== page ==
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Officer Who Shot Ronald Johnson Won't Be Charged, Alvarez Says

By Erica Demarest | December 7, 2015 11:40am
 Ronald Johnson had five children at the time he was shot to death, Holmes said.
Ronald Johnson had five children at the time he was shot to death, Holmes said.
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Photo courtesy of Dorothy Holmes

WASHINGTON PARK — Ronald Johnson had a gun in his hand that had been used in a previous shooting when he was shot by Chicago Police Officer George Hernandez, the Cook County State's Attorney's office announced Monday. 


The officer who shot and killed Ronald "Ronnieman" Johnson the week before Laquan McDonald was shot 16 times will not be charged criminally for the shooting, Cook County State's Attorney Anita Alvarez said, adding that all evidence supports police accounts of what happened  what happened on Oct. 12, 2014 in the 5300 block of South King Drive, when Officer George Hernandez shot and killed Johnson. 

Alvarez, who has been under tremendous public pressure in light of the McDonald case, held a news conference Monday describing in detail what happened in the case. 

Alvarez said Johnson was leaving a party when the car he was in with three others was shot at multiple times. More details, according to Alvarez: 

"Without calling 911 themselves to report what had occurred or driving to the nearest police station, the four men drove a short distance away and then returned to the scene where they had just been shot at," Alvarez said. "By this time Chicago Police officers were en route to the scene responding to multiple 911 calls that shots had been fired.

"The first two officers arrived on the scene, encountered a man ... officers were in the process of speaking to the driver of the car about the shooting. At the same time, officers observed Ronald Johnson at the scene... [They] noticed he was carrying a gun and ordered him to stop and drop the weapon.

"[Mr. Johnson] ran from the officers while holding the gun. He initially ran from 53rd Street, turning south onto King Drive where he encountered the original two officers who were on the scene and speaking witht he other occupants of the vehicle.

"These two officers observed Mr. Johnson with the gun and they drew their weapons and ordered Mr. Johnson to stop and drop the weapon.

"Mr. Johnson stopped and incidated he would comply... One officer holstered his weapon and tried to [arrest Mr. Johnson, who wrestled free].

[Other officers arriving at the scene] heard an officer yell out that Johsnson had a gun. [Johnson] turned away and began to flee in the opposite direction, crossing King Drive still holding onto his weapon.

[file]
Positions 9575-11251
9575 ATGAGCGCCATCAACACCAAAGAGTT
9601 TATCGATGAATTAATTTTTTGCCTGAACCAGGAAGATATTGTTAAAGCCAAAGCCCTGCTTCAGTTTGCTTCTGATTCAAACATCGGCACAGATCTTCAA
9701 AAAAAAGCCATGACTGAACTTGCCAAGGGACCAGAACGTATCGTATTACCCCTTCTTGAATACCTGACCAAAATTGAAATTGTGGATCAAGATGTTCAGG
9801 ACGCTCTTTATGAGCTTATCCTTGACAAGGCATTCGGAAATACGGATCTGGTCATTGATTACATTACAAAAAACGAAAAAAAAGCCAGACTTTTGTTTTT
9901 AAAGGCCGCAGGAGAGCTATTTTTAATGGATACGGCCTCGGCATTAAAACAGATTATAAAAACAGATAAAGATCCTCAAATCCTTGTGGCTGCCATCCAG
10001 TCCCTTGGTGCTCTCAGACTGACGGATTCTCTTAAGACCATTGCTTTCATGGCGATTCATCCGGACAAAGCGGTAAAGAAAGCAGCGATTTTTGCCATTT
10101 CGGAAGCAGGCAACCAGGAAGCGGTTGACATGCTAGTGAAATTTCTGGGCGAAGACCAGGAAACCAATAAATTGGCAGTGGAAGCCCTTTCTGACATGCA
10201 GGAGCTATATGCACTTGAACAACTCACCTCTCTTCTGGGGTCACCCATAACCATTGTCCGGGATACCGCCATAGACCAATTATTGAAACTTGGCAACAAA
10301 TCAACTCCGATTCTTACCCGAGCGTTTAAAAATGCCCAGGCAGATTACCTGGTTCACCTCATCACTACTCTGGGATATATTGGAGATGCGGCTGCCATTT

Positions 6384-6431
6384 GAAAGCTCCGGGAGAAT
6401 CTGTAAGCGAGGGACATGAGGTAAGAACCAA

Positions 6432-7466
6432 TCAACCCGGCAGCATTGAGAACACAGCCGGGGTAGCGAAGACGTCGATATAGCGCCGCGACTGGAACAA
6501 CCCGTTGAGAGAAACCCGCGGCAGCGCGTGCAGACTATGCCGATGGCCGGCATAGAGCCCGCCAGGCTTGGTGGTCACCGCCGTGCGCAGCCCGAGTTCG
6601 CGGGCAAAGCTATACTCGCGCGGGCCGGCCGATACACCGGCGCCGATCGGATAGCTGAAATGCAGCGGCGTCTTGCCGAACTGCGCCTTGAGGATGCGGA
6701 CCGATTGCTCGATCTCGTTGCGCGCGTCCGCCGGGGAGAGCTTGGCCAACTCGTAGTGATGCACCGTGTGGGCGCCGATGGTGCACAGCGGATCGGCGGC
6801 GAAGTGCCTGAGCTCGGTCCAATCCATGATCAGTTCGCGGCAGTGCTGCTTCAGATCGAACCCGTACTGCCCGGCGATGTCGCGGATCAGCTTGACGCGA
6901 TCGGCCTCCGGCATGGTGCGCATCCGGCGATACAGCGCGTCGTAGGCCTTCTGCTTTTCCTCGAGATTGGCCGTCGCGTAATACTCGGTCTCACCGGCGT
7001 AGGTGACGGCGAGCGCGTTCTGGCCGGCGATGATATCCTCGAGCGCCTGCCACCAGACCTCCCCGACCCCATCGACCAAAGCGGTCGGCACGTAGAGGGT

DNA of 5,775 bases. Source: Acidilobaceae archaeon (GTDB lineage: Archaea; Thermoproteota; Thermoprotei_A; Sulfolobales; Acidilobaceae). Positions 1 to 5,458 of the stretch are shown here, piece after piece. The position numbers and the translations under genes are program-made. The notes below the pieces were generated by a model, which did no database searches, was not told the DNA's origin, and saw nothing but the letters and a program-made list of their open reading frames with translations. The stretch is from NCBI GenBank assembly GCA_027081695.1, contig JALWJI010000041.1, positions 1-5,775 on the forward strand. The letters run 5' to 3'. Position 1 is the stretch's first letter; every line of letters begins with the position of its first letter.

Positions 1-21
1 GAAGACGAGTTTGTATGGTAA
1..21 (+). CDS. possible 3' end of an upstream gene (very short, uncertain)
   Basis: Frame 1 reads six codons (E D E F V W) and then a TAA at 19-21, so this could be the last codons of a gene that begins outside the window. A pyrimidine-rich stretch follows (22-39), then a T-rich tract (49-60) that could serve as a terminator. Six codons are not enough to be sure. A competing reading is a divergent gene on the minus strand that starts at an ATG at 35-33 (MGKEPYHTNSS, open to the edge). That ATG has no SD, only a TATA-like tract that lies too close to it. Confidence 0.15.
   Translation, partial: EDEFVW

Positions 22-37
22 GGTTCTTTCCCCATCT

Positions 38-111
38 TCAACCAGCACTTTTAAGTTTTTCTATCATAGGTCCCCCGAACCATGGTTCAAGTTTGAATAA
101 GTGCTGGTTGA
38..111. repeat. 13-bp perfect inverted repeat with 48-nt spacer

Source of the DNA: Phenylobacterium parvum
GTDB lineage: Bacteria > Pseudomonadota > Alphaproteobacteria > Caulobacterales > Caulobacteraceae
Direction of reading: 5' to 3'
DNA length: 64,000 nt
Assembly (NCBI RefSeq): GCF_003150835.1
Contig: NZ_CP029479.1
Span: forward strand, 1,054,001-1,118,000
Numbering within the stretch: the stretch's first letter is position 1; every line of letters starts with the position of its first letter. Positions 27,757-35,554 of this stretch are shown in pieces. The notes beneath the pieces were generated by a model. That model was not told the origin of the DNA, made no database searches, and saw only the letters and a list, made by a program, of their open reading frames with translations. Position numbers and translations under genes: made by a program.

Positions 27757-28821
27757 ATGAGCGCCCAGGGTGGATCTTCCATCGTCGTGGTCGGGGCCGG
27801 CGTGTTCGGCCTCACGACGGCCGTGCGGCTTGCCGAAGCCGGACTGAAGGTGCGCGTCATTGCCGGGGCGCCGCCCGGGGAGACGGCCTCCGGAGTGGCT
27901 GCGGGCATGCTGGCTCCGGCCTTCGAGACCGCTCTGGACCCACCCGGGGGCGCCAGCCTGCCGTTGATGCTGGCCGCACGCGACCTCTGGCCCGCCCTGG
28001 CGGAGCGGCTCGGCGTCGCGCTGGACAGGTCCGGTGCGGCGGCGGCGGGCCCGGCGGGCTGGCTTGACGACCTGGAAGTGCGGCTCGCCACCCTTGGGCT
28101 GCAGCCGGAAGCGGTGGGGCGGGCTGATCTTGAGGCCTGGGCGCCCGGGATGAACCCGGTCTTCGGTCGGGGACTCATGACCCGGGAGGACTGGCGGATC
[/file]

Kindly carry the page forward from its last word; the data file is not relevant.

Officer Hernandez responded in unmarked vehicle... [Johnson] ran behind their car towards another police unit

At that time Officer Hernandez began pursuit of Mr. Johnson and fire five shots. Two of those shots struck him."

"The legal question in this case is not whether Officer Hernandez shot Mr. Johnson and killed him, those facts are not in dispute," Alvarez said. "The legal questions are, number one, is there sufficient evidence that exists to meet the legal requirement  for a burden of proof in this case.. [and] Number two, ... did Officer Hernandez act reasonably under the law."

Alvarez's office showed the video to reporters Monday after pressure from family members, lawyers, journalists and activists, who claimed Johnson was not armed. The video appears to show Johnson running from officers and toward a park with a gun in his hand. 

"They're grainy, it's dark, it's blurry, it happened so fast," Alvarez said, but after consulting with multiple experts she said they are confident that Johnson was carrying a gun. 

Again, the video had no audio. Alvarez called the lack of audio in the dashcam videos "frustrating" and said the Chicago Police Department needs to answer for that. 

At the time, police said Johnson allegedly pointed a gun in their direction before one of the officers opened fire, striking him multiple times. 

Hernandez fired six shots at Johnson's back, according to a wrongful death complaint filed on Holmes's behalf on Oct. 29, 2014, a few weeks after the shooting. The claim by police that Johnson had pointed a weapon at police were "completely misleading and false," the complaint read.

Johnson's mother Dorothy Holmes has said in protests and demonstrations since that night that she had seen video footage of the incident showing that her son wasn't carrying anything when he was gunned down.

Alvarez said her office and the FBI reviewed multiple videos of the incident, and the FBI decided not to pursue the case further. 

"It's very important for me to clear my son's name, because [police] went on TV that night and lied in front of a million people," Holmes said at a press conference Dec. 1 calling for the video's release.